It's clear that while before the pandemic employees enjoyed perks that came in the office like free meals or rides around the corporate campus, they now value a hybrid work model that gives them flexibility in their day to day lives.
The Underlying Theme Behind the Slow of Return-to-Office
The big issue here is a lack of communication - not only about the company's return-to-office plans, but the reason behind the decisions. Employees want to be involved in the decisions that will impact their day-to-day life, and have their concerns heard. For a return-to-office to work, they need to see what value they'll get - and it can't be the same office lunches that could pass pre-pandemic.
Solving Return-to-Office Challenges Starts with Employee Experience
How well you manage the employee experience is key to navigating return to office challenges, which is why leaders are turning to technology to bring connectivity and restore culture in the workplace. A key way to do that is with an employee experience platform that streamlines communication and supports a hybrid work model that works.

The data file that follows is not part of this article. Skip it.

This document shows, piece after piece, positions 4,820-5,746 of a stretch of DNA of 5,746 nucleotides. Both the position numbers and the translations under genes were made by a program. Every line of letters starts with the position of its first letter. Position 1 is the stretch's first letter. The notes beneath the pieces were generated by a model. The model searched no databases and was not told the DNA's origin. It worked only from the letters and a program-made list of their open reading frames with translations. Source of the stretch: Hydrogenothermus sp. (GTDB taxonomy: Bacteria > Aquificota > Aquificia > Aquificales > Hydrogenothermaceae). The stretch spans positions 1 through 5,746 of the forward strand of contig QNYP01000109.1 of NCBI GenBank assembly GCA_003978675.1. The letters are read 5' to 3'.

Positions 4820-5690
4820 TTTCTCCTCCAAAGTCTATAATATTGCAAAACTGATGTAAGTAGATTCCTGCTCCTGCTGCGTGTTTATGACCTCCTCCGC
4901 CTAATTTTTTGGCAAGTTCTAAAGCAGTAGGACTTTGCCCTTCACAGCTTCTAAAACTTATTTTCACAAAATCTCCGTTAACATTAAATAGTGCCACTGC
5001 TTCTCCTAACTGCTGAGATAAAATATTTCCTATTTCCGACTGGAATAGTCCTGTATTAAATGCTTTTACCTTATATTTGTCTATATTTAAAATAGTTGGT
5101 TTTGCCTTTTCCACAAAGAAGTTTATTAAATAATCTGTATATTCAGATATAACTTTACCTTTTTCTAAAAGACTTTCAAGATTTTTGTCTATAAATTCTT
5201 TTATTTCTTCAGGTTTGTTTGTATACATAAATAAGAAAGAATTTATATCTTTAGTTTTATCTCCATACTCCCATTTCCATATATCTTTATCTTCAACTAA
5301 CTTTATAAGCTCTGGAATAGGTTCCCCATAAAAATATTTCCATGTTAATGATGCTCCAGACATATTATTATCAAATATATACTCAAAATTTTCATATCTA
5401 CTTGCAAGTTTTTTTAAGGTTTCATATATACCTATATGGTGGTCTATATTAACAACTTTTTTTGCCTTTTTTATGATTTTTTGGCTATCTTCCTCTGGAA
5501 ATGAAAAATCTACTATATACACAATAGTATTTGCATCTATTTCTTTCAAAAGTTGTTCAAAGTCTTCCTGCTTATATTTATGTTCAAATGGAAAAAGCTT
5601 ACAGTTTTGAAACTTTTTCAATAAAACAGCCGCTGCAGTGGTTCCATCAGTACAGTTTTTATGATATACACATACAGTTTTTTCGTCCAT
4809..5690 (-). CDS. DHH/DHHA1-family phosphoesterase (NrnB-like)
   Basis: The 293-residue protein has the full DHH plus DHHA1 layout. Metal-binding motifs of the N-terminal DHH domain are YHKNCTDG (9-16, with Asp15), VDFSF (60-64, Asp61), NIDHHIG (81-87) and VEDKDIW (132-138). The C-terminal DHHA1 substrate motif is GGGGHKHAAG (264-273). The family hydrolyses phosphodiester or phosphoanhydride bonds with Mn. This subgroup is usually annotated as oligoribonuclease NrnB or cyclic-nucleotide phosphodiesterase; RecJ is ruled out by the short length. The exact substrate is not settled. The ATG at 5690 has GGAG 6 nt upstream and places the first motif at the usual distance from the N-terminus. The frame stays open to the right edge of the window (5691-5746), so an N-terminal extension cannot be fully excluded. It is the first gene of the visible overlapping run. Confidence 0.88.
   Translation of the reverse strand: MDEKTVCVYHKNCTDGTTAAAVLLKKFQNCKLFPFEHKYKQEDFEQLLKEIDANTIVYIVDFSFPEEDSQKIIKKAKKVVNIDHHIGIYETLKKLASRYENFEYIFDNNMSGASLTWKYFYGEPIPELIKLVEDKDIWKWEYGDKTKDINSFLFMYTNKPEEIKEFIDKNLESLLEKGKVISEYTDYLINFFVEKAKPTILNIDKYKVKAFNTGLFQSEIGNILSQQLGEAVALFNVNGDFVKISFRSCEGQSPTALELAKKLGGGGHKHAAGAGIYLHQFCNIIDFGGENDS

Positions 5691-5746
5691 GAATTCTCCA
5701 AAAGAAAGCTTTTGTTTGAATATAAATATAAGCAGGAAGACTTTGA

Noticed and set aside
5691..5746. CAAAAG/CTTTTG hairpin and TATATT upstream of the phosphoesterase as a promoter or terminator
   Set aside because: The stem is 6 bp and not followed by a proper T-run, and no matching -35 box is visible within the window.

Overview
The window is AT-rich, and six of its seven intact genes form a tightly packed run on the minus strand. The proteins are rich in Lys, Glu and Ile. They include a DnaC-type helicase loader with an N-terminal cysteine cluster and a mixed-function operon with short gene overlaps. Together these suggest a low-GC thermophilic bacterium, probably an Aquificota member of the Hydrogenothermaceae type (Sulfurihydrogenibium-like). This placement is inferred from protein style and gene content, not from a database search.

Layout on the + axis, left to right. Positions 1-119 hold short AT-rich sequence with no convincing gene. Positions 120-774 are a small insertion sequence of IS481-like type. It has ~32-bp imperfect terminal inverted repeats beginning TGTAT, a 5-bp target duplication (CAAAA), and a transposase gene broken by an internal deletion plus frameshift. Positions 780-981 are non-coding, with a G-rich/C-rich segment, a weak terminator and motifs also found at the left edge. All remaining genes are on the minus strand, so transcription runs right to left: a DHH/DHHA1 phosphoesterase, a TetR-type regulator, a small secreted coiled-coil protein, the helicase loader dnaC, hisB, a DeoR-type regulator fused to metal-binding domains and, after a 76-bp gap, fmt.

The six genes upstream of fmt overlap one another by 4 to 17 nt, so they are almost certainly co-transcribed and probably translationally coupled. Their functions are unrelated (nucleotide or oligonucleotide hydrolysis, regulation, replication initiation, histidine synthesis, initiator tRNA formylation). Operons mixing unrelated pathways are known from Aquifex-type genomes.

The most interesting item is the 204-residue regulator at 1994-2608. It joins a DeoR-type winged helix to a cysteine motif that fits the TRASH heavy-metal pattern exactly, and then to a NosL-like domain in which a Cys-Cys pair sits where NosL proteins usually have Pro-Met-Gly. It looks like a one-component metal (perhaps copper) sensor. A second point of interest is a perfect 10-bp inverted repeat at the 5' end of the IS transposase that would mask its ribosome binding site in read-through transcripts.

1. Keep Employees Connected to their Office, Whether They're On-Site or At Home
What's the best way to connect employees, no matter where they are? By centralizing communications and digitizing touchpoints. An employee experience app provides a platform where employees can get all the same news and updates from a company-wide feed, the ability to interact and share content with colleagues from departments who they may not typically have the opportunity to collaborate with, seamless access to corporate resources and so much more.